Frequent soft drink intake tied to poorer cognitive function
Regular consumption of sugar-sweetened soft drinks may lead to poorer cognitive performance, particularly in persons with type 2 diabetes (T2D), suggests a recent study. However, the underlying causal mechanisms remain unknown.
Stratification according to T2D status showed that frequent sugar-sweetened soft drink intakes significantly correlated with poorer performance in visual spatial memory, working memory, scanning and tracking, executive function, the global composite and the Mini-Mental State Examination in diabetic individuals.
Statistical control for body mass index (BMI) and other cardiovascular, lifestyle and dietary factors did not attenuate the said associations. In addition, there was no relation between consumption of diet soft drink and cognitive performance.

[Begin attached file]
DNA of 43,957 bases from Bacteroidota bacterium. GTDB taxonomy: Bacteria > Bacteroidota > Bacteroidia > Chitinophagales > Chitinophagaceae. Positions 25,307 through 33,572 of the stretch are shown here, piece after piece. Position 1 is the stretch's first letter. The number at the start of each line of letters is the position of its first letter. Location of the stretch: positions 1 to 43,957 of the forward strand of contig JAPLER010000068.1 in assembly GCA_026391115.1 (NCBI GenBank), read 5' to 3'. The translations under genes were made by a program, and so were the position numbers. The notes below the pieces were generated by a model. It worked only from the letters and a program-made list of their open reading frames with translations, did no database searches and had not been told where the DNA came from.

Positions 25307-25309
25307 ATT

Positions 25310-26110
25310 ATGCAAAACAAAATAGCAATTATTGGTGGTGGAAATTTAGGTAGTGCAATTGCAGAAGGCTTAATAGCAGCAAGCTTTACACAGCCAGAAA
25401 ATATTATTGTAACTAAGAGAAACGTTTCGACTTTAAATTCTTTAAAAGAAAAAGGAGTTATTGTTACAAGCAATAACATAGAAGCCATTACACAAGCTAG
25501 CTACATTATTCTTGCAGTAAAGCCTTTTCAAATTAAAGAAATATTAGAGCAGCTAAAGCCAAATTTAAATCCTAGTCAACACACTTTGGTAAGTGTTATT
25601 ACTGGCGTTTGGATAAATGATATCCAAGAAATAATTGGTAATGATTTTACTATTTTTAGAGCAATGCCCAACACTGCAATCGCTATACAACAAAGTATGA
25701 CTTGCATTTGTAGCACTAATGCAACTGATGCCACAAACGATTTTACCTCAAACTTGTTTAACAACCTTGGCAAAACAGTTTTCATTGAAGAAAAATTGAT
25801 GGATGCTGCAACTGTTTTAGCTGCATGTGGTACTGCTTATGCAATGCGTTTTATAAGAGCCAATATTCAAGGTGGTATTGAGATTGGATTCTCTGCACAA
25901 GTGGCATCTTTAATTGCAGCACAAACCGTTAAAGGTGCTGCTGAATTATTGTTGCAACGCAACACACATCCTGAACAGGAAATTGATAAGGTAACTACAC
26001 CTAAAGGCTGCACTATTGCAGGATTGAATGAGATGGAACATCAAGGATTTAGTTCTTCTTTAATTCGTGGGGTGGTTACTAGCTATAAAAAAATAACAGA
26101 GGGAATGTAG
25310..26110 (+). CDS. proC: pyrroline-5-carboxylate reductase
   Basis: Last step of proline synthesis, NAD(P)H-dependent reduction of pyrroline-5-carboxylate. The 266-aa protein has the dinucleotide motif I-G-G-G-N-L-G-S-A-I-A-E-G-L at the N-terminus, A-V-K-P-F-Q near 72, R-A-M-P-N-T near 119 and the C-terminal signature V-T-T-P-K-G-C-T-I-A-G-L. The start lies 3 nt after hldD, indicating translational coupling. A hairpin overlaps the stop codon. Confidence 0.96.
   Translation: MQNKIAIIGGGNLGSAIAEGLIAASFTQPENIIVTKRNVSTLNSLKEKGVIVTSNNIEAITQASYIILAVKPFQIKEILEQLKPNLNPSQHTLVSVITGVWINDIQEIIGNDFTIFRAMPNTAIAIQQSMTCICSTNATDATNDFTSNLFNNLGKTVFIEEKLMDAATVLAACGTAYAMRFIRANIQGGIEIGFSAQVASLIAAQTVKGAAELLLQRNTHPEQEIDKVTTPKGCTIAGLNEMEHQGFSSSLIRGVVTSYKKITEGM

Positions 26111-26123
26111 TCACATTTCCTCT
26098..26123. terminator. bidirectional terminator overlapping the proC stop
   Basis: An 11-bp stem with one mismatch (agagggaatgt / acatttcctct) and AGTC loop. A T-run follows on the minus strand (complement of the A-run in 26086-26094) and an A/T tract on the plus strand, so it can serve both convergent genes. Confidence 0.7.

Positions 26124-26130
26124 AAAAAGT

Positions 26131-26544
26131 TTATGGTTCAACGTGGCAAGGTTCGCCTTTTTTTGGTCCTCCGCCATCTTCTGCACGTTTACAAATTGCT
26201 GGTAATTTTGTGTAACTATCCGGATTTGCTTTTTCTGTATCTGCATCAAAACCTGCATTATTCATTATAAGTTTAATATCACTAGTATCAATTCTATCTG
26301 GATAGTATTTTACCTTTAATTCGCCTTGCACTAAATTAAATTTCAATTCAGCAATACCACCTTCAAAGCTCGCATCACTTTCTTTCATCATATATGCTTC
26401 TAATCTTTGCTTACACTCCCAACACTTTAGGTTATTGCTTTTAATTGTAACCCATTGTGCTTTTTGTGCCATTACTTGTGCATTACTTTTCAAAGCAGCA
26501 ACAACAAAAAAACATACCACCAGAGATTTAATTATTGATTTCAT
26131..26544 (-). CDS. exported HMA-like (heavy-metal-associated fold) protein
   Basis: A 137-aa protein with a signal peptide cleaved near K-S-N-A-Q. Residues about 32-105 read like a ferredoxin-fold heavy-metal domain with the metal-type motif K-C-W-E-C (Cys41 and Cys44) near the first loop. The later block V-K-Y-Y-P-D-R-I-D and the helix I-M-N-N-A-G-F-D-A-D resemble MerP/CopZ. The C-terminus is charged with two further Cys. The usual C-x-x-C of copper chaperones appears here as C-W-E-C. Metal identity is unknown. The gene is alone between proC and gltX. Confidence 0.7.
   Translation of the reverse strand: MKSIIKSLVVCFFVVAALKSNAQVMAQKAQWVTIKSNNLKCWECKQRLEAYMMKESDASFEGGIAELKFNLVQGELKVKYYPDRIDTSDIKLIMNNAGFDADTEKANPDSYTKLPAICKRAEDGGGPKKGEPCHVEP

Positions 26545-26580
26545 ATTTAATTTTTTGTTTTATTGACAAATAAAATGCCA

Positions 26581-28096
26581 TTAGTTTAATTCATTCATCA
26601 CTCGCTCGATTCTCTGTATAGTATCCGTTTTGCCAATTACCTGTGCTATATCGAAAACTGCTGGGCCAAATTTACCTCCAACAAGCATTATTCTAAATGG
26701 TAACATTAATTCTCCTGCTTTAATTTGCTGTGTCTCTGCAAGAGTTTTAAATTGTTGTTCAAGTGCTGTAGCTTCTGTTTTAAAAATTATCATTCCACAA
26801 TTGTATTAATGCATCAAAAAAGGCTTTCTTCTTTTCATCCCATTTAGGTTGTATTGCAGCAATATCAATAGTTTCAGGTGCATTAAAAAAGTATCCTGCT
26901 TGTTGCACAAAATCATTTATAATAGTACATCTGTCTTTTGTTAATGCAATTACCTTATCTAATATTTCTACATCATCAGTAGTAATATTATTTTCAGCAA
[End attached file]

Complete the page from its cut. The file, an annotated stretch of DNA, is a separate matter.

“Longitudinal studies are needed to clarify these findings and the underlying causal mechanisms,” the investigators said.
Cross-sectional analyses were performed to investigate whether soft drink intakes, including both sugar-sweetened and diet beverages, were associated with cognitive performance, with adjustment for cardiovascular, lifestyle and dietary factors, and stratified by T2D status.
A total of 803 community-dwelling participants (aged 23‒98 years) from the Maine-Syracuse Longitudinal Study were included. An extensive battery of neuropsychological tests was conducted to measure cognitive function, and a food frequency questionnaire was used to assess usual dietary intake of soft drinks.
“The importance of adequate nutrition on cognitive performance is well recognized. Greater intakes of soft drinks are associated with a higher risk for T2D, as well as other cardiometabolic diseases,” according to the investigators.
“A few studies have specifically examined whether the intake of soft drinks may be related to cognitive function,” they added.